Maidenberg advises that families instill mealtime as part of the family culture, set a specific schedule for the meals, and ensure that meals are enjoyable and engaging.
If schedules simply won’t allow for daily family meals, be sure to schedule meals on weekends or rework schedules so that regular weekly meals become a given. Perhaps, a family breakfast would work.
4. Make health a priority
“Integrate ongoing family self-care,” says Maidenberg. “This can be an agreement among family members to include exercising (biking, hiking, etc.), meditation, or yoga as regular family activities.”
She reminds that individual family members need to regenerate, or else they won’t have the energy to give to each other.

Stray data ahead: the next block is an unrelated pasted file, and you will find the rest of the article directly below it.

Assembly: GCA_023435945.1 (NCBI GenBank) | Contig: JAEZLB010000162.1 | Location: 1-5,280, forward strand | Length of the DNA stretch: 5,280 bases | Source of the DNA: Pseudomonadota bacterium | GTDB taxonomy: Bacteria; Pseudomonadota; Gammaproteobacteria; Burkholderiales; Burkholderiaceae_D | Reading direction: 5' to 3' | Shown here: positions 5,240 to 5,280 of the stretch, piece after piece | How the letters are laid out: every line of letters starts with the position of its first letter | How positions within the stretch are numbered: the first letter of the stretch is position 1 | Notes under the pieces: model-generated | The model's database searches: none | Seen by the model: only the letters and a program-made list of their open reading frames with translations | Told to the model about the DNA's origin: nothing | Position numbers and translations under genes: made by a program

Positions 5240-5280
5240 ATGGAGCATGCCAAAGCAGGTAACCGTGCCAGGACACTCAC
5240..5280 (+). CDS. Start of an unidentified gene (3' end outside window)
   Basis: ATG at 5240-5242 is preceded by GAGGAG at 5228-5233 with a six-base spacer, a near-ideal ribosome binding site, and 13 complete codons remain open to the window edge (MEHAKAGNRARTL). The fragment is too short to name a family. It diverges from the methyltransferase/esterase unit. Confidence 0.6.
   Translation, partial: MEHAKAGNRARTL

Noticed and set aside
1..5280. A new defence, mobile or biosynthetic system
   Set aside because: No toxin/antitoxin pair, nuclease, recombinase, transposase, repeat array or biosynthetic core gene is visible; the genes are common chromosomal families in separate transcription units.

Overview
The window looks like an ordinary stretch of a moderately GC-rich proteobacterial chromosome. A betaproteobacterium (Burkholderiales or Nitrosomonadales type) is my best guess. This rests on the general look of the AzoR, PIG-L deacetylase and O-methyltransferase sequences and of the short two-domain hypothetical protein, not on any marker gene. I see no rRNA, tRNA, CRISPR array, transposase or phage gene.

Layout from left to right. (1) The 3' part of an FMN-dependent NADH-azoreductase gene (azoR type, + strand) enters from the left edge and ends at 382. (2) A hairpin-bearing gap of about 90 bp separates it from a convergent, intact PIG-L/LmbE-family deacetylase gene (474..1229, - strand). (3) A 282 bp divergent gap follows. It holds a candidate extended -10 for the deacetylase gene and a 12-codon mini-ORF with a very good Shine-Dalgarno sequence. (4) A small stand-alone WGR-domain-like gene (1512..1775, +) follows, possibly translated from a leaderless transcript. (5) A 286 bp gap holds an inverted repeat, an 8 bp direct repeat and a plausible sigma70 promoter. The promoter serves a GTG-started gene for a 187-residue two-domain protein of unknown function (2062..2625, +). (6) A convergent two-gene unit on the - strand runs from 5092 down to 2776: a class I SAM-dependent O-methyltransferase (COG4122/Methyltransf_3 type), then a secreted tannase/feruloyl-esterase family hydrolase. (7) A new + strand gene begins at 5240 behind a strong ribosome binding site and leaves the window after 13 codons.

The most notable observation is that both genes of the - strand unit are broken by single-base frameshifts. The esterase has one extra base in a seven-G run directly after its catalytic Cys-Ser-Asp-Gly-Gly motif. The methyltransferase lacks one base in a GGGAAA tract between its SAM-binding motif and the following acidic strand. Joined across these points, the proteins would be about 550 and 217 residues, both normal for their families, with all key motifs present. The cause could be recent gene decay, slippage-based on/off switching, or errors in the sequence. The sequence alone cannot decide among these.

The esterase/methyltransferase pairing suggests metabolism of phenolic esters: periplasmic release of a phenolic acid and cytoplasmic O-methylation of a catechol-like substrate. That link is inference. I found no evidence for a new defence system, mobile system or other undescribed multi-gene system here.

• Collect vegetable recipes that everyone would actually like to eat.
• Build an obstacle course together to use throughout the warm months.
• Find indoor activities that facilitate cardio exercise (e.g. indoor rock climbing, roller skating, swimming) to stay active in the winter.
5. Volunteer together
Kuczmarski shares, “Community service is an outlet for families to experience renewal or a sense of restoration.”
Maidenberg agrees that when families volunteer together it creates better bonds.
“When the family engages collectively toward a mission and purpose that is meaningful to the family system, it provides them with something to talk about, bond over, and work toward. Families naturally bond when they feel purposeful and united.”
6. Money matters
“Hold a monthly, family financial discussion night,” suggests Pamela Yellen, a financial investigator and author of two New York Times bestselling books, including “The Bank on Yourself Revolution: Fire Your Banker, Bypass Wall Street,” and “Take Control of Your Own Financial Future” (BenBella Books). She recommends focusing on the family budget.